A revelatory new translation of the playful, incomparable masterpiece of one of the greatest black authors in the Americas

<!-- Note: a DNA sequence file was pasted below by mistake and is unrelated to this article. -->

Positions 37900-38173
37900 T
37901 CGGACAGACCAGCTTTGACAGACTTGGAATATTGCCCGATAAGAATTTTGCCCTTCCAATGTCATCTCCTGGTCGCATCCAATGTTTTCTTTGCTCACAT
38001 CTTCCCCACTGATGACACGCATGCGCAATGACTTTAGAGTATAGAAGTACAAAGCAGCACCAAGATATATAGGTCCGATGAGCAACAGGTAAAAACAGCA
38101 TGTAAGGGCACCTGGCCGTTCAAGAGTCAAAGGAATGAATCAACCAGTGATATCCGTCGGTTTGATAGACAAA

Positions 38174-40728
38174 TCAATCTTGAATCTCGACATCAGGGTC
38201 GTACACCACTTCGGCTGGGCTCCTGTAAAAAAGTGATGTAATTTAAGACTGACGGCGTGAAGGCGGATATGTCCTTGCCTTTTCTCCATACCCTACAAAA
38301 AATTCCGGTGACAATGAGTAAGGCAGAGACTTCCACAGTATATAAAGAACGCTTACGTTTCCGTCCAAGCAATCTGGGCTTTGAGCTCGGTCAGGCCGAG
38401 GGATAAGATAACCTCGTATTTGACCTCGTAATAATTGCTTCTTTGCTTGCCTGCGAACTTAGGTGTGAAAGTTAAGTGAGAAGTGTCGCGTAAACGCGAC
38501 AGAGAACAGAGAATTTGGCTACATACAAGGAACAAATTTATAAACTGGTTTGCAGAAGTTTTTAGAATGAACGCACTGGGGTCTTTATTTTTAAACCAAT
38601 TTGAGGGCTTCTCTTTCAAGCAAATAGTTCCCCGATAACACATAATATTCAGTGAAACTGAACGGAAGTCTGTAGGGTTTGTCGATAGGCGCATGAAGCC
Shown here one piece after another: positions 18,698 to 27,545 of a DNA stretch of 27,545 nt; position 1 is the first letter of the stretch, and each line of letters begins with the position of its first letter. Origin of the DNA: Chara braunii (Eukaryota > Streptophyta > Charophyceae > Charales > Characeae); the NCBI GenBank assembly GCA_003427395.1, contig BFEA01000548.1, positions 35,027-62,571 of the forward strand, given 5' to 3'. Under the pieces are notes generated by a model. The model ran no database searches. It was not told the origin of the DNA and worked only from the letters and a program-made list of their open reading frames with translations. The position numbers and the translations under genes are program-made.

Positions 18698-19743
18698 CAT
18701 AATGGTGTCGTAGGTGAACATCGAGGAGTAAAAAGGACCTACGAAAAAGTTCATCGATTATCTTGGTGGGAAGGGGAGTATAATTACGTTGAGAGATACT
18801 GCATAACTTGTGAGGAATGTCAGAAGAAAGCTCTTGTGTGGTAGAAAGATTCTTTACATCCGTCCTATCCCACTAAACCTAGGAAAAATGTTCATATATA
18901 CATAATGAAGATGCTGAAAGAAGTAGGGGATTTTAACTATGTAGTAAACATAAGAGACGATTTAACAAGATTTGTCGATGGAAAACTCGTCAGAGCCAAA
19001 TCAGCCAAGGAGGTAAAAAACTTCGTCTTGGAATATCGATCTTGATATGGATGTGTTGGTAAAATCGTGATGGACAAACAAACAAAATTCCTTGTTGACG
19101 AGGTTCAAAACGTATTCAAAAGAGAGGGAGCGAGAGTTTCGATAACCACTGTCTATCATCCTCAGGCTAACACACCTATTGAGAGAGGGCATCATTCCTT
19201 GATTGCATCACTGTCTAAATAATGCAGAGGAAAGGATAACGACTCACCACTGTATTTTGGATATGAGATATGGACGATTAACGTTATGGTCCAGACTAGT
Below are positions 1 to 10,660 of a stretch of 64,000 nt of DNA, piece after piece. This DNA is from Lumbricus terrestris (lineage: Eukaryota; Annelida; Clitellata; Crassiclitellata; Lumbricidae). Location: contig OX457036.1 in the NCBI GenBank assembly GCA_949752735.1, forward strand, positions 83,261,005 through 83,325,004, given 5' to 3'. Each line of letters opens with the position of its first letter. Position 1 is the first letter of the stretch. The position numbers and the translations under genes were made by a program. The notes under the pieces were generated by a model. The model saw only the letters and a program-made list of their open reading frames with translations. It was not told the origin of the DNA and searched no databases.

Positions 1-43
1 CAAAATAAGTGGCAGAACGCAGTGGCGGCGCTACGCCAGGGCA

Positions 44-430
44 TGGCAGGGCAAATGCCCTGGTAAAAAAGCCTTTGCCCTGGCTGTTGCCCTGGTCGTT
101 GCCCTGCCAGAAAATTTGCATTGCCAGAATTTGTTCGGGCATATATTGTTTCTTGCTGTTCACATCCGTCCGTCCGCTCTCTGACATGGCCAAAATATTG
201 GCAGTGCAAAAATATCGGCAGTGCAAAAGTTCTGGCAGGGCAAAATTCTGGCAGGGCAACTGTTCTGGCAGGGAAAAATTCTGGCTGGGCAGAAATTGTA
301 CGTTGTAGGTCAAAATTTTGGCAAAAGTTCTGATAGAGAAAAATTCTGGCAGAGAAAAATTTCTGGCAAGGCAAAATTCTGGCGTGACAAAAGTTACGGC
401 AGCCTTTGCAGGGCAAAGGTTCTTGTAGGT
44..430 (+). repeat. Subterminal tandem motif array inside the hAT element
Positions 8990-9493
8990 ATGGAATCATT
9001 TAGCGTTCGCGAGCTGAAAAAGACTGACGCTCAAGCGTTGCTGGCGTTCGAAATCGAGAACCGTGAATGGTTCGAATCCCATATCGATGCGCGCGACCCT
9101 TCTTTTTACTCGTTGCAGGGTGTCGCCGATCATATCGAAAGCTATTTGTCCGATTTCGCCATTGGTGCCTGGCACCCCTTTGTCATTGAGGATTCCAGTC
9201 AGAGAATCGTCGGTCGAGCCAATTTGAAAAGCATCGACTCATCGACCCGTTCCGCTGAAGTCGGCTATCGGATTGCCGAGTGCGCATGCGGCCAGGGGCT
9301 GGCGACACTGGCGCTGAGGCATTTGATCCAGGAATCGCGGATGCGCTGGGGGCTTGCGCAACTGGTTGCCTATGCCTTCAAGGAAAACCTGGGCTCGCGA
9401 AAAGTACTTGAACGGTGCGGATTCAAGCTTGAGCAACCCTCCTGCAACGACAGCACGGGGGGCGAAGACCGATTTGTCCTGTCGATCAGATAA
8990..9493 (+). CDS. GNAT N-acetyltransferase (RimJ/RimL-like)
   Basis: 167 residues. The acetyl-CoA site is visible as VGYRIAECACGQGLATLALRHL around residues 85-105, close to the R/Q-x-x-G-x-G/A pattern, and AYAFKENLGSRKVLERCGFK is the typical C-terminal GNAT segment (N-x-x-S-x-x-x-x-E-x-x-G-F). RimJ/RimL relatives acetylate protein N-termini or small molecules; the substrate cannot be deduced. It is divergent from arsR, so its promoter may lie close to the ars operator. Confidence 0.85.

The mixed-race grandson of ex-slaves, Machado de Assis is not only Brazil's most celebrated writer but also a writer of world stature, who has been championed by the likes of Philip Roth, Susan Sontag, Allen Ginsberg, John Updike, and Salman Rushdie. In his masterpiece, the 1881 novel The Posthumous Memoirs of Brás Cubas (translated also as Epitaph of a Small Winner), the ghost of a decadent and disagreeable aristocrat decides to write his memoir. He dedicates it to the worms gnawing at his corpse and tells of his failed romances and halfhearted political ambitions, serves up harebrained philosophies, and complains with gusto from the depths of his grave. Wildly imaginative, wickedly witty, and ahead of its time, the novel has been compared to the work of everyone from Cervantes to Sterne to Joyce to Nabokov to Borges to Calvino, and has influenced generations of writers around the world.
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